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I see several patients daily with cancer. Some days can be tough, but nothing compares to what they are going through. I know that. The physical anguish and toll that chemotherapy, radiation, and surgery can take on the body. The burden that the disease can take on the mind and the soul. It’s devastating and almost always life-changing. What makes things harder though is when a patient did not go ...

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The evolving politics of single-payer health care conflate the concepts of universal coverage, health care on demand and free health care. To the indiscriminate progressive mind, all three are part of the holy grail. The fly in the ointment is that highly attractive and altruistic politics runs into the brick wall of reality. As Thomas Sowell — a noted Stanford economist — wrote: "The first lesson of economics is scarcity: ...

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First, the cancer diagnosis. Then, the barrage of trite encouragements: You can beat this! Don’t give up. Keep fighting! It’s not only friends and family members who utter these clichés — usually at a loss of what else to say. Health care providers also attempt to bolster patients’ morale with well-intentioned but well-worn phrases too. Unfortunately, these sentiments frequently fail to have the intended effect. Instead of conveying comfort and ...

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Pay for performance (P4P) is all the rage in health care. Big Pharma led the way, and the popular press would have you believe that one can “incentivize” physicians and their clinical colleagues with as little as a sandwich and a bag of chips. Corporations have used bonuses, stock options, and commissions for years as motivators. And the government and insurance companies, although late to the party, are all in ...

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This article is sponsored by Careers by KevinMD.com. The #MeToo movement exploded into the national spotlight in October 2017 with The New York Times exposé of sexual abuse allegations against Hollywood media mogul Harvey Weinstein. It has since encouraged thousands (if not hundreds of thousands) of people to come forward and share their stories of sexual harassment, sexual assault ...

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Test your medicine knowledge with the MKSAP challenge, in partnership with the American College of Physicians. A 40-year-old man is evaluated for a new skin rash of 10 days' duration. The rash appeared abruptly and is not tender or pruritic. The patient has poorly controlled type 2 diabetes mellitus. His current medications include metformin and glyburide. Family history is unremarkable. On physical examination, vital signs are ...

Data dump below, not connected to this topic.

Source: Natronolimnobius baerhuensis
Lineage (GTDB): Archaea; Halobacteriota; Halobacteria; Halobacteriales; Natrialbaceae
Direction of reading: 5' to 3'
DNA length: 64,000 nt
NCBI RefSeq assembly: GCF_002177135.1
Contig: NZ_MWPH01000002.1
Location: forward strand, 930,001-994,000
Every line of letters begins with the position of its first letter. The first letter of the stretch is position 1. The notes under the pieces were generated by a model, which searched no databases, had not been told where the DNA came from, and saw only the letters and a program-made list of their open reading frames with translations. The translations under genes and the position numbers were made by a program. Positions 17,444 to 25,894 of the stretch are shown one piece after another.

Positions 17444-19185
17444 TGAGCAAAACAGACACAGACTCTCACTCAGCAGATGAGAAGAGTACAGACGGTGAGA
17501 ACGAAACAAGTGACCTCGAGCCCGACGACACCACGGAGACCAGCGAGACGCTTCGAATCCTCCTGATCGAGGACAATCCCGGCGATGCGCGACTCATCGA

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Well, today it happened. I participated in my first code. We were in the telemetry unit (the room where they monitor all the patients who have EKG strips) to ask about a different patient of mine only to find that a patient was coding (lost a life-sustaining heartbeat). With some coaxing from my attending, the other student and I wound our way through the around-20 people standing outside and inside of ...

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I'm so honored to share my social media journey over the years, and chronicle the continual evolution of the social media-medicine intersection. It's such a thrill to keynote three conferences this Spring: the 28th Annual Scientific & Clinical Conference of the American Association of Clinical Endocrinologists, Becker’s Health IT + Clinical Leadership + Pharmacy 2019, and Pri-Med West. I'm currently ...

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“We pass through the present with our eyes blindfolded … Only later when the cloth is untied can we glance at the past and find out what we have experienced and what meaning it has.” – Milan Kundera Two days ago, during a clinical skills session on lymph node examination, my classmates insisted that I get what appeared to be an enlarged lymph node in my neck checked by the physician ...

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A career in health care provides an incredible life full of experiences, challenges, and heartbreak, mixed with incredible satisfaction. With the rapidly shifting global economy, health professionals retain a large degree of flexibility and geographic independence. That said, it takes a unique proposition from a recruiter to pull one away from a satisfying position. I have, on a rare occasion, taken the bait and enjoyed great rewards as a result. ...